Explores different special issues in comparative history. Topics include histories of the world, imperialism and colonialism, nationalism and nation states, and the history of gender in the east and west.
In this course, we investigate and compare patterns of black women's work and family life in Southern Africa and in the southern United States. Relying on women's own self-accounts, historical records, and scholarship, we examine how women in Southern Africa and in the US have been discriminated against under the law. We investigate the way in which the gender division of labor, in Southern Africa's migrant labor system and in the American slave south, left women solely responsible for the reproduction of a cheap labor force as well as production in their own right. We discuss ways in which women used migration and marriage in response to societal and cultural constraints.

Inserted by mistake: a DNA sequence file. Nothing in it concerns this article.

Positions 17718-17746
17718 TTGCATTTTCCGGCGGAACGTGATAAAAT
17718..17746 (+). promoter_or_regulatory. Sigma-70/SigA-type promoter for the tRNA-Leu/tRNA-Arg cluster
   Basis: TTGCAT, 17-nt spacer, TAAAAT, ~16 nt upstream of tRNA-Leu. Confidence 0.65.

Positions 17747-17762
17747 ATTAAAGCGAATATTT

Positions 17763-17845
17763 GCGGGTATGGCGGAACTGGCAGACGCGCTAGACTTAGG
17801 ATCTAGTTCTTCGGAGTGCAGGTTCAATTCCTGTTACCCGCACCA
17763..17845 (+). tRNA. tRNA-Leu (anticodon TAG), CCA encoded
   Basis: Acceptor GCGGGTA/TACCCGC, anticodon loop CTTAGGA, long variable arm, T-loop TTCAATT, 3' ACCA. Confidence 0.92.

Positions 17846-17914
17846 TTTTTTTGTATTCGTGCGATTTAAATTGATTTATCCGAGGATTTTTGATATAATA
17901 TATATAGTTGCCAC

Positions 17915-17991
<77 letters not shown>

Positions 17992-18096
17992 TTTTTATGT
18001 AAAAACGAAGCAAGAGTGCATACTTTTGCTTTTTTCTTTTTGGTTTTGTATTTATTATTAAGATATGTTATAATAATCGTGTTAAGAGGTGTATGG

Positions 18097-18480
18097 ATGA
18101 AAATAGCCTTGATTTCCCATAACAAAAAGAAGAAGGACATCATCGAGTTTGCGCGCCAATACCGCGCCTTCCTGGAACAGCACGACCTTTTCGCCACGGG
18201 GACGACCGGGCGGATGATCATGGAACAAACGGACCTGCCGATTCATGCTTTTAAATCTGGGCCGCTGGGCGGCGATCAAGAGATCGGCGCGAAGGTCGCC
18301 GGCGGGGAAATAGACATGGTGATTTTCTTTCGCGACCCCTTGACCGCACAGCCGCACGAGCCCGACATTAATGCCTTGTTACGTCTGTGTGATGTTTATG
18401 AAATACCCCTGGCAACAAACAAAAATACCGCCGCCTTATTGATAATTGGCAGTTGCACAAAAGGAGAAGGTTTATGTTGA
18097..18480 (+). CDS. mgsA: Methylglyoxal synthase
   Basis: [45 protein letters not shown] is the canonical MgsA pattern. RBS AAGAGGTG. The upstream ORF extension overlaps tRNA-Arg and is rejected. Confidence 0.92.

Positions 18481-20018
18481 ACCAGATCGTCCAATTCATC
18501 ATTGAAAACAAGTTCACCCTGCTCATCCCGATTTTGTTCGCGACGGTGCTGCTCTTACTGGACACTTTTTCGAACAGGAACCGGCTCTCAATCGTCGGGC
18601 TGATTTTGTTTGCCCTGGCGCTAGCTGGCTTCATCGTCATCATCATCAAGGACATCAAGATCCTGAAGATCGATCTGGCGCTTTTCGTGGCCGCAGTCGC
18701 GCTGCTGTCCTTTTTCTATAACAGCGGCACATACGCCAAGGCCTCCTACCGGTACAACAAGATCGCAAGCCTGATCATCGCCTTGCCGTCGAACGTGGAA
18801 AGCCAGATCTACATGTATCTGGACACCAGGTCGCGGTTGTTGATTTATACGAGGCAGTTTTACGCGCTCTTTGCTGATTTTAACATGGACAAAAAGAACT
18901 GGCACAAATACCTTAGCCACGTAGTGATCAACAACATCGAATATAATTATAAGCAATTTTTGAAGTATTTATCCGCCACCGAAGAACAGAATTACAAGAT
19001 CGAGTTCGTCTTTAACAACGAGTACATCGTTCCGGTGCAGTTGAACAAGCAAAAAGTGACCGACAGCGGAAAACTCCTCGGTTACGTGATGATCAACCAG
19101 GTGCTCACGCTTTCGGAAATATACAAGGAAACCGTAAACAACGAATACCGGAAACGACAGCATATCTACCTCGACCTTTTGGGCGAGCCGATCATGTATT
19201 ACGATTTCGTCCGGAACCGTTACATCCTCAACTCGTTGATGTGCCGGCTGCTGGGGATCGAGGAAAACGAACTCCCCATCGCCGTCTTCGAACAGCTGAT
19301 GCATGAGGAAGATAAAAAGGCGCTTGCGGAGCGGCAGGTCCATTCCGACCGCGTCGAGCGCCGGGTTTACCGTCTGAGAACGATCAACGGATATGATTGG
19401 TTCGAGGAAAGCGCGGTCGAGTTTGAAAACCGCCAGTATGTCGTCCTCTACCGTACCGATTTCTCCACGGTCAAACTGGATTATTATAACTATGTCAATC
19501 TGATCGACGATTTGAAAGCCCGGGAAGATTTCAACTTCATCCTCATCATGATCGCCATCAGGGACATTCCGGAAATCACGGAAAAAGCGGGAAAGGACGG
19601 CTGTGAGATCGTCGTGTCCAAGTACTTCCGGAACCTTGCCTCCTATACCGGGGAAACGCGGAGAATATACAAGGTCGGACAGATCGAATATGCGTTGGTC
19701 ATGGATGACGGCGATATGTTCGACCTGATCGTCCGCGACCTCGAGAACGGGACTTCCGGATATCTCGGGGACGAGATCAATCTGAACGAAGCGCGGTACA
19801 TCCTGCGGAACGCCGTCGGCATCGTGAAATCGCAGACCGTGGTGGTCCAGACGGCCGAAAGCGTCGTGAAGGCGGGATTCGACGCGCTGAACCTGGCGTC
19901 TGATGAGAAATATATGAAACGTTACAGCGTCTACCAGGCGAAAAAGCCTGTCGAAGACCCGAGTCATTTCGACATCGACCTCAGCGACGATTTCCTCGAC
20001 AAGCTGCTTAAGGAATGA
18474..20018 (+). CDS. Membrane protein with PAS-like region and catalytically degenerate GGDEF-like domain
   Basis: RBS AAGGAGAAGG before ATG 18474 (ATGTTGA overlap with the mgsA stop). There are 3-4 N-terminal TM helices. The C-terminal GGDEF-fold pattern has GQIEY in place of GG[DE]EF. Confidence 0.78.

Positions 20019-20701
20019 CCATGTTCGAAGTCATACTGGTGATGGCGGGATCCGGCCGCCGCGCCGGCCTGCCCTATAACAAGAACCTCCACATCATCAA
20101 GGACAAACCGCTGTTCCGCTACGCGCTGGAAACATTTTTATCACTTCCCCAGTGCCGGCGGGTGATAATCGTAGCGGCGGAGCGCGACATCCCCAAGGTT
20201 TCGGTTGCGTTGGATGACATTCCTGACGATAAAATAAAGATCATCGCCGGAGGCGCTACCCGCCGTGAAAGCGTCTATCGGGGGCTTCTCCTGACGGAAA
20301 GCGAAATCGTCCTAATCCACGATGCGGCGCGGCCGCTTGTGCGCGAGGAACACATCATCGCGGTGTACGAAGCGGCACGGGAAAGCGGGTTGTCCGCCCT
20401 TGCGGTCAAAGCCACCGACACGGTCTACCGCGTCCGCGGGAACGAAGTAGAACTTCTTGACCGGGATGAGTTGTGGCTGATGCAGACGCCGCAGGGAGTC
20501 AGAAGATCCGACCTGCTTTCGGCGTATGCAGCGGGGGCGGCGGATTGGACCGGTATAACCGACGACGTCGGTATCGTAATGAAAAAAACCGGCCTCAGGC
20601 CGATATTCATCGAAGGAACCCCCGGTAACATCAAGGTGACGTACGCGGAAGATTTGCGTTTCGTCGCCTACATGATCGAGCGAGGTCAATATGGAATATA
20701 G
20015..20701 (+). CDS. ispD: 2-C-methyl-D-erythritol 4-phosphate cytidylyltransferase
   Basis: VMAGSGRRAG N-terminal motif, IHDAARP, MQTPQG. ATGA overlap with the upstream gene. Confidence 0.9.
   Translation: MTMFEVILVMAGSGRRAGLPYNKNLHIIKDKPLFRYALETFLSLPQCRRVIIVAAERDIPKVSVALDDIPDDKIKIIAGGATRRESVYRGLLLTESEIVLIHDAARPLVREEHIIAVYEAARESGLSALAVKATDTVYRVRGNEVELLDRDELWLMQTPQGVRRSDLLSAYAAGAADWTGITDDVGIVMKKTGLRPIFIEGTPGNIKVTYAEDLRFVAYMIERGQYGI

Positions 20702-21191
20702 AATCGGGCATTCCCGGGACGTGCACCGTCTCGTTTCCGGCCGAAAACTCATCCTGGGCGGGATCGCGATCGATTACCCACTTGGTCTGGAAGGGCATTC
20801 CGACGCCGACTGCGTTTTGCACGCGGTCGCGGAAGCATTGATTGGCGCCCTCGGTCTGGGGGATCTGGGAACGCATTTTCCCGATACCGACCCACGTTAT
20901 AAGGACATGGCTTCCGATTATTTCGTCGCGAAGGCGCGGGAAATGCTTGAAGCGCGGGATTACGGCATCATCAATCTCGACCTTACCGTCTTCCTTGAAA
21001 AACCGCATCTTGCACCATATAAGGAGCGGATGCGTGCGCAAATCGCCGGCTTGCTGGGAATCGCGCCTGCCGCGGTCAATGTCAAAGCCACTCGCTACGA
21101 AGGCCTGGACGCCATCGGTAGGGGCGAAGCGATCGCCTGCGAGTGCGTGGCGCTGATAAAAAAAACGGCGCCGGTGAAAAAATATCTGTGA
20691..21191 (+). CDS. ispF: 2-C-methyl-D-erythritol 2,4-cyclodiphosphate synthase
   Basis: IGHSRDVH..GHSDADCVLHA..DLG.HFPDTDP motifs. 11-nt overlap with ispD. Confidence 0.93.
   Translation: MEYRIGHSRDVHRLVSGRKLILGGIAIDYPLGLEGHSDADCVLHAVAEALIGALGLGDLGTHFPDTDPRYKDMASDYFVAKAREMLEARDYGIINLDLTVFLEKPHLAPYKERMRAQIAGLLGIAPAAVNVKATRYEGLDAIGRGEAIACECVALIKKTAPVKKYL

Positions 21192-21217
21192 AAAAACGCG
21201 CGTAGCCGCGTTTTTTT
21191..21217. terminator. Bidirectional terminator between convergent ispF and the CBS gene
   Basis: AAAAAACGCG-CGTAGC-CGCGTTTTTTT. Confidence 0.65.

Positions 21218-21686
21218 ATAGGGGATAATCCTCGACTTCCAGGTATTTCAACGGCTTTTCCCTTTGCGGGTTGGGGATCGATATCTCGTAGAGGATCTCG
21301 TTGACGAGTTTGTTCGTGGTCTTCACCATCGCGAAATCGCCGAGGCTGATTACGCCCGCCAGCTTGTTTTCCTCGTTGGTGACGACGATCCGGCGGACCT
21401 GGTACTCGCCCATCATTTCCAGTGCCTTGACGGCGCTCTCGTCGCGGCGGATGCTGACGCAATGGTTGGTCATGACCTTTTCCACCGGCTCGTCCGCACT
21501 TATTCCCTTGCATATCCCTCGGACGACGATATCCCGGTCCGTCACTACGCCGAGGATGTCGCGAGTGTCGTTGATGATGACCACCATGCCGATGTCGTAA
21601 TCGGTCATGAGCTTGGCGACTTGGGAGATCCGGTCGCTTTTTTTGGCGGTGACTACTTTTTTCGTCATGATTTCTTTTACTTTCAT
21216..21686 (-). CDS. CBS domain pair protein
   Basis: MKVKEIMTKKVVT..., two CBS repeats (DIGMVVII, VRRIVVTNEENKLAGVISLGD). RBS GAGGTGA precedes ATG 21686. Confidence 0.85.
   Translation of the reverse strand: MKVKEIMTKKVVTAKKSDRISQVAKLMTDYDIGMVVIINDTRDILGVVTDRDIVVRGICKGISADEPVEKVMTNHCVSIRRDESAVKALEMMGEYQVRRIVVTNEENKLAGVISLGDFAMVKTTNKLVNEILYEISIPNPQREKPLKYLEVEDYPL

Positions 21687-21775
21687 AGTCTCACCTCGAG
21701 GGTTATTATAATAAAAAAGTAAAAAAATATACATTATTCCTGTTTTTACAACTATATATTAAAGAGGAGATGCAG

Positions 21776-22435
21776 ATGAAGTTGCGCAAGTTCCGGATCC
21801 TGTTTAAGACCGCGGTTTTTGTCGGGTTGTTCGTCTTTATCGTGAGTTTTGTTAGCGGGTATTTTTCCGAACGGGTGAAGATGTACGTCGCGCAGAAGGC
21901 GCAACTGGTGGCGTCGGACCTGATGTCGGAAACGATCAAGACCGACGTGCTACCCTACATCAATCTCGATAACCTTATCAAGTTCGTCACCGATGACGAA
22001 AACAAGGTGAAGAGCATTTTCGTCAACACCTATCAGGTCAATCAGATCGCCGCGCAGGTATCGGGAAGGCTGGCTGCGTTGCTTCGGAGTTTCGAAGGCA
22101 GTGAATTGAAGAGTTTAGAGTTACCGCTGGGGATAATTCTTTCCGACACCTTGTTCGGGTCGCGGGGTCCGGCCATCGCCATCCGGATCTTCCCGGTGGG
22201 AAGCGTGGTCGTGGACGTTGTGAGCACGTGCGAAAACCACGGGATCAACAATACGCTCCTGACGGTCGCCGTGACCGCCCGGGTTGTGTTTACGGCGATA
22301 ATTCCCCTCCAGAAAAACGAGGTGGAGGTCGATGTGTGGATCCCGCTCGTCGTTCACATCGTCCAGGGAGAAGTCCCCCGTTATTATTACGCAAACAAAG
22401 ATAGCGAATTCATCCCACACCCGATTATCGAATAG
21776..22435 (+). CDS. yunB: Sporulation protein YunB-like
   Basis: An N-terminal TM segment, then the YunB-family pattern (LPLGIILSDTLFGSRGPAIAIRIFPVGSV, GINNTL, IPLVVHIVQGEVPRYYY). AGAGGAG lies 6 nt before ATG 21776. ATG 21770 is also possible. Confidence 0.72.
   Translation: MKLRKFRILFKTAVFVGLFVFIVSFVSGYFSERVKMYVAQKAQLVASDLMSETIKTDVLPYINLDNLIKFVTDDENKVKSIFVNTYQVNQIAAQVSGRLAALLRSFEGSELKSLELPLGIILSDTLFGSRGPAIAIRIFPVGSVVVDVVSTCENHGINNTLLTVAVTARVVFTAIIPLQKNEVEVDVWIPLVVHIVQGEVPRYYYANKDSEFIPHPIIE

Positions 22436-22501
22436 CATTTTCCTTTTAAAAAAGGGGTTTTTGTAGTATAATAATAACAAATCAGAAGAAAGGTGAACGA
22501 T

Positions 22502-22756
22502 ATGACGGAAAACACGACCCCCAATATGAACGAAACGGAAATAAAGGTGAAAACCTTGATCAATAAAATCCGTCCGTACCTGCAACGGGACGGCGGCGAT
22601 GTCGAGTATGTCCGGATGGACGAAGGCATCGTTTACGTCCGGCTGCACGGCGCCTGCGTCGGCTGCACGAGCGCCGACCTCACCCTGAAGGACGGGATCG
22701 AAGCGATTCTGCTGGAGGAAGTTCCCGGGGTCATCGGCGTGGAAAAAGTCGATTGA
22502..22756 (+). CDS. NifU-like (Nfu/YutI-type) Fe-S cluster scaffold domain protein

Student learning goals
Students will understand how Southern African history has been shaped socially, politically and economically.
Students will have a gendered understanding of Southern African history, as it was experienced by black and by white women.
Students will participate in ongoing dialogues about Southern Africa's reconstruction under black rule.
Students will engage in critical thinking exercises, as well as scholarly research.
Students will enjoy a book reading list and genre that for most is new to them.
Students will collaborate in group work and presentations.
General method of instruction
Class time is divided between lectures, films, class discussion and small group work.
Class assignments and grading
Student participation contributes significantly to a student's portfolio. Students may expect one short paper and one longer research paper to be assigned, in additon to informal writing assignments.